(A collection of short stories -reminiscences).
“ Bua aagayee, Bua aagayee”, we all would run every Friday morning,screaming joyously yet with a distinct apprehensive flavour. Was it Sunday morning. I guess it was Sunday morning back in the sixties when I was a carefree little girl with skinny legs and a very bright eyed face. I would wonder and wonder and wonder. Wonder was the prime emotion, at airplanes, grass hoppers, “Beer Bahootis” or the velvety red ladybugs so commonly found in Nazimabad number “Chaar” in Karachi. As the much awaited, celebrated and deserved rain would arrive in Mid June Monsoons in Karachi, these little velvety creatures would come out on the earth in plain areas and moundy terrain which was the site so prevalent in Karachi in the sixties. We would collect them in little glass jars and the joyous pleasure would be heard in our giggling, shrieks.
Back to ‘Bua’, she would come and we would surround her. My sister, a friend and myself. Looking up at her not so lined face. Neither age, nor poverty had made her face sad or unpleasant. She would smile, her eyes brightening and take off her “shuttle cock Burqa” and keep it aside. She was from a generation and times and culture that is lost to us now. She was an immigrant from Dehli. White “chooridaar “ pajamas, white “kurta” and her inevitable shuttle cock Burka.
Her “khichree” hair, a salt and pepper mix, barely thick would be wound in a tight platt, held with a rubber band. Piranda was also there sometimes. A black thready contraption which I never liked. She smelled of “paan”, coconut hair oil and an animated body odour which I guess now would have come from infrequent bathing.
“Idhar aa Munni” she would say, pulling me gently towards herself. “Tera sa Saaf hai ke nahin” looking for the inevitably dreaded “Joon “.She did not seem very fond of nit picking, of which some or most other ladies of that generation or sweet lost world were. She would sit by my terraced courtyard, in the bright shining morning sun, put coconut oil and massage our heads.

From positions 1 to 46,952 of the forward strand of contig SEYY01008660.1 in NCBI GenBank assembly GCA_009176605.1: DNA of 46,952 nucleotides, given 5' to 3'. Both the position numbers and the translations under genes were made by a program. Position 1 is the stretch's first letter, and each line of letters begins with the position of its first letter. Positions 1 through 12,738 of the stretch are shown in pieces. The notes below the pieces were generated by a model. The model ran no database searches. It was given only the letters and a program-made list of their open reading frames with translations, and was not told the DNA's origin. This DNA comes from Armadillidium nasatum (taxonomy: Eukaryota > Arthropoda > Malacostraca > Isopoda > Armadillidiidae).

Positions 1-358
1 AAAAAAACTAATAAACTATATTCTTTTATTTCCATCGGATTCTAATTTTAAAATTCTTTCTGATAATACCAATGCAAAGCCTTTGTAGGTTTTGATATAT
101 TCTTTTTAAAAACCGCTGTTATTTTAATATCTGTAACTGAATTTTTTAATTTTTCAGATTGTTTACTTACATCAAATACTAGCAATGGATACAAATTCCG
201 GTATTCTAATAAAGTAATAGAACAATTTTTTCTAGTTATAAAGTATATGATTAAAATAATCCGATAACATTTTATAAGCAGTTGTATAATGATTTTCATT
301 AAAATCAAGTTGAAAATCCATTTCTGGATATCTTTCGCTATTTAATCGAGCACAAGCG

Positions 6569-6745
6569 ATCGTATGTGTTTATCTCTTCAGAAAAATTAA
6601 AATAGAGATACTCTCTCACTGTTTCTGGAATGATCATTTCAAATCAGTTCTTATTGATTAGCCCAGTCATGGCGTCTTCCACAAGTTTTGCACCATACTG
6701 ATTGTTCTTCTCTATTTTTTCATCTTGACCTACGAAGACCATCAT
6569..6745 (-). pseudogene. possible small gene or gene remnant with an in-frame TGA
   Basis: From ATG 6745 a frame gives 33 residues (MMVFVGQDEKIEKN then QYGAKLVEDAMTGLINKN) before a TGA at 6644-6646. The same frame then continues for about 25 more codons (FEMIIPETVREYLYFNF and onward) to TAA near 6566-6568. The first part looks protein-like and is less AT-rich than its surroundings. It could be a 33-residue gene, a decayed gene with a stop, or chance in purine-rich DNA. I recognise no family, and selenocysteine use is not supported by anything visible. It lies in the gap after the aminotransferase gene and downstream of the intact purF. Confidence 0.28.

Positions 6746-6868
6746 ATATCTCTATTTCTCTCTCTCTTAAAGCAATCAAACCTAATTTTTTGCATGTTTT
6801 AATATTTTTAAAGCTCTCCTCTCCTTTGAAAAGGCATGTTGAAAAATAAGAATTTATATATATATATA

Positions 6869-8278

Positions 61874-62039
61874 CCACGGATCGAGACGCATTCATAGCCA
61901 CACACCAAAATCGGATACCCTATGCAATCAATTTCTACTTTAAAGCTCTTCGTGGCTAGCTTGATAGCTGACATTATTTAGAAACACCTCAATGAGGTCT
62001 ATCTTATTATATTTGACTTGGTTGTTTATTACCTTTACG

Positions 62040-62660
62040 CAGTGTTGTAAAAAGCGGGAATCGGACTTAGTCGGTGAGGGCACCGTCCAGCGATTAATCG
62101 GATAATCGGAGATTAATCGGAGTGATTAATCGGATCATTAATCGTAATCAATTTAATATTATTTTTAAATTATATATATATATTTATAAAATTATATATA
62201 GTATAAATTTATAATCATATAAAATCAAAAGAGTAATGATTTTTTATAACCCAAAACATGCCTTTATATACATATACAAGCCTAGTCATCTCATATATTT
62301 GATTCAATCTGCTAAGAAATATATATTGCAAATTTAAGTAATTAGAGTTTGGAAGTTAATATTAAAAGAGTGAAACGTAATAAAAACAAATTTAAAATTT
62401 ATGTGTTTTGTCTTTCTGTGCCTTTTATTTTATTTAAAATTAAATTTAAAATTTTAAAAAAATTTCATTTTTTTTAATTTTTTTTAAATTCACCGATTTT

Oiling was a fun pastime. It seemed that a bond was formed between the massager and the massaged. The eternal pleasure that I felt during this activity remains as a desire, a pleasure to be sought to this day. Well a good head massage with a good talk, no matter what topic remains to this day a therapy. Aah, no replacement with the expensive Saunas, Spas and the likes of today with the cold ,cold, therapists . No feeling, no compassion. no soul talk. I would exchange my Bua’s head massage with a million dollar holiday any time, anywhere.
What did I read that week, “Angrezi Kahaniyaan”, Urdu definitely, and of course the Quran lessons. She was interested in what I learnt in Urdu stories. I was too young to read out anything to her so the general idea was sufficient. But then the imaginative mind of mine would add a sentence here or a story there. Maybe she was looking for a glimpse of the fantastic, Kings and Queens story reminiscent of “Dilli”. Maybe she wanted the refuge of flight of thought from the backyard to “Central Jail” Karachi where she resided. Perhaps her sad story of residence in a “jhompri” with huge dignity, with her sons, without a future in her newly found land of dreams was smudged in that morning at our house where she was awaited, loved and desired to interact by us, the princesses of the household. She would put the boiled water in the pale. The bath was thorough with soap and warm water, out in the sun. It gave us the right “squeaky, cleanliness” so essential in those days when we ran in the sand, played on grass lawns, dug with fingers and hands, flower beds and pots. Planting flowers, imagining to have success with seeds as if by magic, waiting for “Bonas” to come out of the earth if we dug deep enough with our little fingers!
The world was a fairy tale. The reality , a fairy tale. Then there was this Sunday morning, warm, full of sunshine.